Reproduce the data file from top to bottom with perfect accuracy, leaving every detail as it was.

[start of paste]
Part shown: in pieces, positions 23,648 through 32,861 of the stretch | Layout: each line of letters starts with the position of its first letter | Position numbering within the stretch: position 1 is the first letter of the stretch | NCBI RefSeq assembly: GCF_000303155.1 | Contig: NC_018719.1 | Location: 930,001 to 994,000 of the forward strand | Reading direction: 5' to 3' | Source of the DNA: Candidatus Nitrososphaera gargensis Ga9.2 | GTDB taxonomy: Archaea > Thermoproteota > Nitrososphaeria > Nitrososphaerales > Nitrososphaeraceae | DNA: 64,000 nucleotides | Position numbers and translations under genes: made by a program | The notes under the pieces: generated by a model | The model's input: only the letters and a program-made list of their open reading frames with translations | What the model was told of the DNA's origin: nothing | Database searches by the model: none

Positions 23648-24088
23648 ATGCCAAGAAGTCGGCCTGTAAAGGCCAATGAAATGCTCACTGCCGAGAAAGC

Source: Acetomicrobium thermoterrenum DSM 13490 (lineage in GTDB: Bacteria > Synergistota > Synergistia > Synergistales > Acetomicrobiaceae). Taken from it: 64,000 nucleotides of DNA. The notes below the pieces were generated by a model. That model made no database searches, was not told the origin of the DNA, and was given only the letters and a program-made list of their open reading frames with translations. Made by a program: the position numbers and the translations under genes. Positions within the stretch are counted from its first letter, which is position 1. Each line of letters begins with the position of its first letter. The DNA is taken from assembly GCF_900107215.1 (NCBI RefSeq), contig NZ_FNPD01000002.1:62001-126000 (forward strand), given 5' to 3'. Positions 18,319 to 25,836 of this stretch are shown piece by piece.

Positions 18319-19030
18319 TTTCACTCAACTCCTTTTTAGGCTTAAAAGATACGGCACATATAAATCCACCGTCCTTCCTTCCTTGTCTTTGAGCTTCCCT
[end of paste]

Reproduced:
Part shown: in pieces, positions 23,648 through 32,861 of the stretch | Layout: each line of letters starts with the position of its first letter | Position numbering within the stretch: position 1 is the first letter of the stretch | NCBI RefSeq assembly: GCF_000303155.1 | Contig: NC_018719.1 | Location: 930,001 to 994,000 of the forward strand | Reading direction: 5' to 3' | Source of the DNA: Candidatus Nitrososphaera gargensis Ga9.2 | GTDB taxonomy: Archaea > Thermoproteota > Nitrososphaeria > Nitrososphaerales > Nitrososphaeraceae | DNA: 64,000 nucleotides | Position numbers and translations under genes: made by a program | The notes under the pieces: generated by a model | The model's input: only the letters and a program-made list of their open reading frames with translations | What the model was told of the DNA's origin: nothing | Database searches by the model: none

Positions 23648-24088
23648 ATGCCAAGAAGTCGGCCTGTAAAGGCCAATGAAATGCTCACTGCCGAGAAAGC

Source: Acetomicrobium thermoterrenum DSM 13490 (lineage in GTDB: Bacteria > Synergistota > Synergistia > Synergistales > Acetomicrobiaceae). Taken from it: 64,000 nucleotides of DNA. The notes below the pieces were generated by a model. That model made no database searches, was not told the origin of the DNA, and was given only the letters and a program-made list of their open reading frames with translations. Made by a program: the position numbers and the translations under genes. Positions within the stretch are counted from its first letter, which is position 1. Each line of letters begins with the position of its first letter. The DNA is taken from assembly GCF_900107215.1 (NCBI RefSeq), contig NZ_FNPD01000002.1:62001-126000 (forward strand), given 5' to 3'. Positions 18,319 to 25,836 of this stretch are shown piece by piece.

Positions 18319-19030
18319 TTTCACTCAACTCCTTTTTAGGCTTAAAAGATACGGCACATATAAATCCACCGTCCTTCCTTCCTTGTCTTTGAGCTTCCCT